Yesterday brought flooding to everywhere in the country making nowhere like California. A couple mountains in Southern California managed to scrape a deluge from the humidity passing overhead, but in general it is very dry in California this year, very dry.

“The National Weather Service had not, as of Monday morning, issued any official flash flooding watches or warnings. But as sure as an "R" designates the seemingly eternal political affiliation of a super-majority in the Utah Legislature, Utah’s slot canyons, usually dry washes and burn scars are at risk for inundating storms.” – Bob Moms for the Salt Lake Tribune “Utah forecast: The monsoon strikes back” 11 August 2014

Recently I have been told that Noah’s biblical flood is best explained as some sort of local phenomenon, and that “40 day’s simply means “quite a long time” in biblical speech. It sounded like some sort of reductionist-apologetic dancing; if it could be right in some small way the bible could still be true, but they were trading away relevance.  Some confusion is understandable if god really did come to earth a couple pages of Genesis later and “confound all the world’s languages” as the bible suggests. I would think it difficult to have any cogent history until a couple generations after The Tower of Babel; let alone a tediously specific train of begats.

However, it does little good for god to promise not to destroy the earth again if he never really did so in the first place. And if god was promising not to have any big local flooding like the localized version of Noah’s flood then… well there are some folks who will be returning to their cars in low lying long-term parking lots at Baltimore Washington International airport that may have some questions for god.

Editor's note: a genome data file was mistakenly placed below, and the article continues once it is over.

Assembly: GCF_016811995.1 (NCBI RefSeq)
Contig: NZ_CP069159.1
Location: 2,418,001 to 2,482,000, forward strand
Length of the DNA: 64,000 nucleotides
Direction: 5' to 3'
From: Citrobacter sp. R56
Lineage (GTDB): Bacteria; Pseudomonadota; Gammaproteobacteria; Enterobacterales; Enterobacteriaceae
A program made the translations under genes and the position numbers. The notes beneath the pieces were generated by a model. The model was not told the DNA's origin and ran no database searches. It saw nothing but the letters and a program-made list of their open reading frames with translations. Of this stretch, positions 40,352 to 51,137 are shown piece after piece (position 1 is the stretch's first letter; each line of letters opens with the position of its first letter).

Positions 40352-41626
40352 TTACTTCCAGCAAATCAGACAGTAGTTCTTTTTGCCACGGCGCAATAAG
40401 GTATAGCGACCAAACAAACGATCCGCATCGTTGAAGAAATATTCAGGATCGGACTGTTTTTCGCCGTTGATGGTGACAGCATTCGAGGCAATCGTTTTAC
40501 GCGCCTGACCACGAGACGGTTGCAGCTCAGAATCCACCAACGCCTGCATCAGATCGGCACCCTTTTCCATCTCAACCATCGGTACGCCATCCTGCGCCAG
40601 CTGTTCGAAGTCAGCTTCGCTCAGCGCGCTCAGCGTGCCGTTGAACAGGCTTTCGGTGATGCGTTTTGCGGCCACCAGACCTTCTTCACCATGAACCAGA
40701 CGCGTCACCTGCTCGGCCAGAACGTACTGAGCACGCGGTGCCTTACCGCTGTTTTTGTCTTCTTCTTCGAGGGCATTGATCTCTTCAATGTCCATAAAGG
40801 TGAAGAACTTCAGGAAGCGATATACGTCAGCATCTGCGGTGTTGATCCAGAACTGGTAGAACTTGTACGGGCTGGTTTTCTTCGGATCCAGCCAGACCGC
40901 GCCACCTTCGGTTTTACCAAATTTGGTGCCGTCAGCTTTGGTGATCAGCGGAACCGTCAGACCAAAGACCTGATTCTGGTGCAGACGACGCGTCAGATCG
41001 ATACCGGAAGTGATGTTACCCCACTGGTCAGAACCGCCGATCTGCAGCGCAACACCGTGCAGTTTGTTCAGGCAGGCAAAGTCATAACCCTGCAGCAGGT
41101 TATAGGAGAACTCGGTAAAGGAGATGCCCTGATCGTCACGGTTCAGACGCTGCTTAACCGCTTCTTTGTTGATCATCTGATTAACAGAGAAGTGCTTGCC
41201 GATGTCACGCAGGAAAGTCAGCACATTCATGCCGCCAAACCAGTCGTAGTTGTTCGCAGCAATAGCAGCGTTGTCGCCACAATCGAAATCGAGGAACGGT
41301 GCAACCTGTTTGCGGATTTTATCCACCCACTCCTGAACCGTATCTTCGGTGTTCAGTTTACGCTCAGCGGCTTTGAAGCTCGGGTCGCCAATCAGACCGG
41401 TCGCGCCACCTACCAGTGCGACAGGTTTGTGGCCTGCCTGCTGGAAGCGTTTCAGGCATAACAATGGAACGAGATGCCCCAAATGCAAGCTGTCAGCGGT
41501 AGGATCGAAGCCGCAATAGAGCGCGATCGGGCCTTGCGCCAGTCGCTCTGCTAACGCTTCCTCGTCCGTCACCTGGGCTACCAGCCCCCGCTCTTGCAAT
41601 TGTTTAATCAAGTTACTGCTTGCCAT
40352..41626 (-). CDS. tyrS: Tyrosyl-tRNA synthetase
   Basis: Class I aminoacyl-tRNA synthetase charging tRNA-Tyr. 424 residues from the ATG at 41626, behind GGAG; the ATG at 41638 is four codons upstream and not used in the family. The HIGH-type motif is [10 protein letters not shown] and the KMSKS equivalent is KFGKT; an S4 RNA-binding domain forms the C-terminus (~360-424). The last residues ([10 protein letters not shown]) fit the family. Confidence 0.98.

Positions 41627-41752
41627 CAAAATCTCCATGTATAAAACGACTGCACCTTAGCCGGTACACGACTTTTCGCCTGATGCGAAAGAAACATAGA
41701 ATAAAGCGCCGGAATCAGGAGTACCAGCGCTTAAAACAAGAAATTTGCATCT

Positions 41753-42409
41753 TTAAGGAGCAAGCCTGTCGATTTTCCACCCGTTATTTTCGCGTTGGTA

Darren Aronofsky has added a narrative clarity to the story of Noah that was impossible before the invention of CGI. He captures the general nastiness of old-testament life by filming almost everything on treeless landscapes (until god magics up some trees from Methuselah’s trufula seed to generate wood for Noah’s ark) and color is hard to come by. Darren even creates some baby killing Abrahamic tension to make some indistinct old testament morality tension, and he makes all of the wives of Noah’s sons primary relations to multiply the magnitude of incest needed to repopulate the earth. It is like Darren said unto his script writers “Bringeth forth some evil old-testament plot elements to createth dramatic tension”, “And the evil old-testament plot elements did cometh forth”.

“ And Abraham stretched forth his hand, and took the knife to slay his son. And the angel of the LORD called unto him out of heaven, and said, Abraham, Abraham: and he said, Here am I. And he said, Lay not thine hand upon the lad, neither do thou any thing unto him: for now I know that thou fearest God, seeing thou hast not withheld thy son, thine only son from me.” – Genesis 22:10-12 KJB